Monday, June 7, 2010

Recent travels, lesson preparation, and garden work have kept me away from the blogosphere for far too long. What fun is gardening if it’s not a shared experience? So I’m happy to be back, sharing my gardening exploits with you. 

The mid-Atlantic region is rich with public gardens, many of which sprout from land seemingly unfit for growing. Two recent trips, one to Wilmington, DE, and the other to New York City, revealed the beauty that can emerge from seemingly fallow land. 

The Brandywine Valley, winding it’s way through Wilmington, DE and Kennet Square, PA, is best known for the Dupont Family Gardens: Longwood, Winterthur, Nemours, and the Hagley Museum/Eleutherian Mills. While all are beautiful testaments to the DuPont family’s commitment to shared spaces, it is the last, and perhaps least well-known, that we found most interesting. Eleutherian Mills was the first Dupont home in the United States. Originally a powder mill, it was not a pretty site, nor was it safe for the families who lived and worked the mills. The DuPonts were forward thinking, at least for their time.They provided homes, a school, and even a small pension for those injured in explosions. A final explosion in the 1920’s shut the place down, after more than 100 years of operation. The home and grounds were restored and inhabited by DuPont descendents until 1958. It was opened to the public in 1964.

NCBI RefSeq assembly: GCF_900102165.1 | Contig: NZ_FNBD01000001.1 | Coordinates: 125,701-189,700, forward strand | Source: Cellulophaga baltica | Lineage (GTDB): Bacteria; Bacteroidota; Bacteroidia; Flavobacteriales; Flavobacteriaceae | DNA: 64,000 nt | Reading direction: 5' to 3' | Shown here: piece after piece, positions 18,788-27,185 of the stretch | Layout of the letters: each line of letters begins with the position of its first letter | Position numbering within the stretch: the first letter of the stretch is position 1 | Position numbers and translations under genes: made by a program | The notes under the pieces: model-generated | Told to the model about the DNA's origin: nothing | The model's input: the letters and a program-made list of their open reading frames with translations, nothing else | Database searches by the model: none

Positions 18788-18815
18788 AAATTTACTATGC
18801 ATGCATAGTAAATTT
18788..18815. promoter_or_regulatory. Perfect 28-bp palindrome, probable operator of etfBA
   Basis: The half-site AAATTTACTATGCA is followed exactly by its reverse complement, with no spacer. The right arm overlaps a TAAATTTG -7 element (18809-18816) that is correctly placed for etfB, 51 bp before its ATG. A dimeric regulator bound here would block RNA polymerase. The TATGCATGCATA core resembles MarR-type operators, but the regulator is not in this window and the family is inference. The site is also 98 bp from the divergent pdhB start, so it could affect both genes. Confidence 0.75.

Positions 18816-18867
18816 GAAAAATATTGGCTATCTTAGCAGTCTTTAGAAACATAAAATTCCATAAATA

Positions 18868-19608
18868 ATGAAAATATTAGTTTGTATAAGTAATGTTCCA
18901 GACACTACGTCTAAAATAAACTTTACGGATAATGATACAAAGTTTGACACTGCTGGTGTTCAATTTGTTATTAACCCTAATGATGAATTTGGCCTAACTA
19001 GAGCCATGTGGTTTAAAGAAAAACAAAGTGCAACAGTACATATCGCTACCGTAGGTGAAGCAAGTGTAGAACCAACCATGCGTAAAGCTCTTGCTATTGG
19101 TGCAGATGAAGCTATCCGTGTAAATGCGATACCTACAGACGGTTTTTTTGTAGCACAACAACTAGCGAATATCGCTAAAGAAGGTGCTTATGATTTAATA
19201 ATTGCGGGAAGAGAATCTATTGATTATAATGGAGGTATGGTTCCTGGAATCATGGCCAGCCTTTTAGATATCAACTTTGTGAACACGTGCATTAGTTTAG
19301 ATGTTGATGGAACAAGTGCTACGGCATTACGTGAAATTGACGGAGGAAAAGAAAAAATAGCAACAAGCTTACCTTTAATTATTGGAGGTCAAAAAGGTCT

What is striking about Eleutherian Mills is the the beauty that arises in an area once leveled by its own destructive force. The mills are constructed of brick and are a sturdy example of workmanship we seldom encounter today. Overlooking the Brandywine River, they form a quaint, rambling path where Native plants  and roses ramble. As with the other DuPont homes, the family’s commitment to historic preservation and publicly accessible gardens emerges in contrast to what we sometimes associate with the DuPont name: chemicals, manufacturing, and, gunpowder. It (sort of) sheds light on the baffling journal Garden and Gun. A visit to all four homes, as well as many other Brandywine Valley attractions, is well worth the short road-trip. 
Leaving Wilmington via Amtrak, we headed to another of our favorite destinations: New York City. Most people don’t go to New York to stroll through gardens. We don’t go for just that reason, but between eating and getting purposely lost, we find ourselves seeking the many delightfully surprising green spots in the Big Apple. Read the plaques on the tiny parks decorating intersections, and you’ll soon see the history of the city speaking through these oases of greenery. New York City’s green areas are reclaimed from long-fallow spots, inspired by a neighborhood vibe or public commitment to creating a shared space. 

A recent addition to New York’s greenery is the High Line. Originally created in the 1930’s to lift freight traffic away from the busy streets below, the High Line functioned as a rail line until 1980. In 1999, a community-based non-profit group formed to prevent the demolition of the historic structure. After a drawn-out, sometimes contentious discussion centering on the value of a costly green space, the area was donated to the city by CSX transportation. Landscape architects designed a Native plant rooftop garden, which opened to the public in 2009. The High Line is now a public park featuring views of the Hudson River, the Meatpacking District and Chelsea.  We enjoyed fresh Murry’s bagels and smoked fish from Chelsea Market, while reading the New York Times in this delightful space!


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